Mothers' strategies for regulating their toddlers' distress
Though theories of emotion regulation acknowledge the important roles of caregivers, few studies have examined parents' strategies for helping children regulate distress. In this study, 140 mothers' strategies were coded during a situation in which their toddlers (12-, 18-, 24- and 32-month-olds) were required to wait (parent-active). Children were also observed in a delay situation in which they regulated distress independently (parent-passive). Mothers initiated less active engagement with their older as compared to younger toddlers, and there were age-related increases in children's initiation of play activities with their mothers. Verbal strategies increased from 12 to 18 months and thereafter decreased. Controlling for children's levels of distress in the parent-active situation, mothers who were more active had children who were more distressed when regulating independently. Results suggest that parents tailor their regulatory strategies to their children's capacities and that children require opportunities to autonomously regulate emotions to develop regulatory skills. Copyright © 1998 Ablex Publishing Corporation.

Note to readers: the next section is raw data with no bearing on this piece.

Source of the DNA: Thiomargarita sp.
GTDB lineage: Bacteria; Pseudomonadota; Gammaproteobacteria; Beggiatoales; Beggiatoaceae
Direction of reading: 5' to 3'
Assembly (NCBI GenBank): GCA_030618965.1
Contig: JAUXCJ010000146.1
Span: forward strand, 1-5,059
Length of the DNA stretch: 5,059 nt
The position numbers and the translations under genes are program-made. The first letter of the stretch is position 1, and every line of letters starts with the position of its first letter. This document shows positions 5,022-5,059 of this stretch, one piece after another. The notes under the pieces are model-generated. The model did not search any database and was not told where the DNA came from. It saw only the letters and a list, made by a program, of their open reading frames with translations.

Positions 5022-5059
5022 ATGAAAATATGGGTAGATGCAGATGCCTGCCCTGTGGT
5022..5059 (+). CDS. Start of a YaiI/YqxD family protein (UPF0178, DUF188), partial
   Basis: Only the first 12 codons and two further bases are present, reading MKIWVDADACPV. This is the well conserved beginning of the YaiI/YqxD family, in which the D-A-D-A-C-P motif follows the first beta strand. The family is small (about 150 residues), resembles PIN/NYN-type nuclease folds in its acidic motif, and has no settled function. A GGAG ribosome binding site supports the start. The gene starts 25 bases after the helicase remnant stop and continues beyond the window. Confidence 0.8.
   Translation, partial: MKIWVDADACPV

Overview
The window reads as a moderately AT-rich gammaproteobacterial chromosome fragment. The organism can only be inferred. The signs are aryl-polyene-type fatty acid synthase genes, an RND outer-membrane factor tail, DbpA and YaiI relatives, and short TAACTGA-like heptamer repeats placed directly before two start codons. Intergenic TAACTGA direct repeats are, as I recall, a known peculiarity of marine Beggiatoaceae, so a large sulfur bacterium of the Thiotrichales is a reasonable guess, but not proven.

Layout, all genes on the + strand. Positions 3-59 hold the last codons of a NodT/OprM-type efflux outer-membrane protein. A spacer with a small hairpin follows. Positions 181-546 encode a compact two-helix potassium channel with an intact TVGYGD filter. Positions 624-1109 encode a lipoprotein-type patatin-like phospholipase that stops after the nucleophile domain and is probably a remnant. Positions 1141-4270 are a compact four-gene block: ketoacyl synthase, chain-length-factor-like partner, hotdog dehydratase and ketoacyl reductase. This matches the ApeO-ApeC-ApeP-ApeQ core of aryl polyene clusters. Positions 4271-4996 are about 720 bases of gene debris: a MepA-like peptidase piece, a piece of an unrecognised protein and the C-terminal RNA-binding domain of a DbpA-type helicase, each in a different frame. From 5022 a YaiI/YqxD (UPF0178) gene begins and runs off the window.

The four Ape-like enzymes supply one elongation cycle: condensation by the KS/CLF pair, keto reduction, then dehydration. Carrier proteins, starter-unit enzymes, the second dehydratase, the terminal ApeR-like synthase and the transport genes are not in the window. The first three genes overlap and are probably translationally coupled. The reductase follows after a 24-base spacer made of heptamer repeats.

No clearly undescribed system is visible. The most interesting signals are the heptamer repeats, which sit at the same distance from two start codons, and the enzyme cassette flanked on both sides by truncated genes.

Infant Behavior and Development
Grolnick, Wendy S., "Mothers' strategies for regulating their toddlers' distress" (1998). Psychology. 486.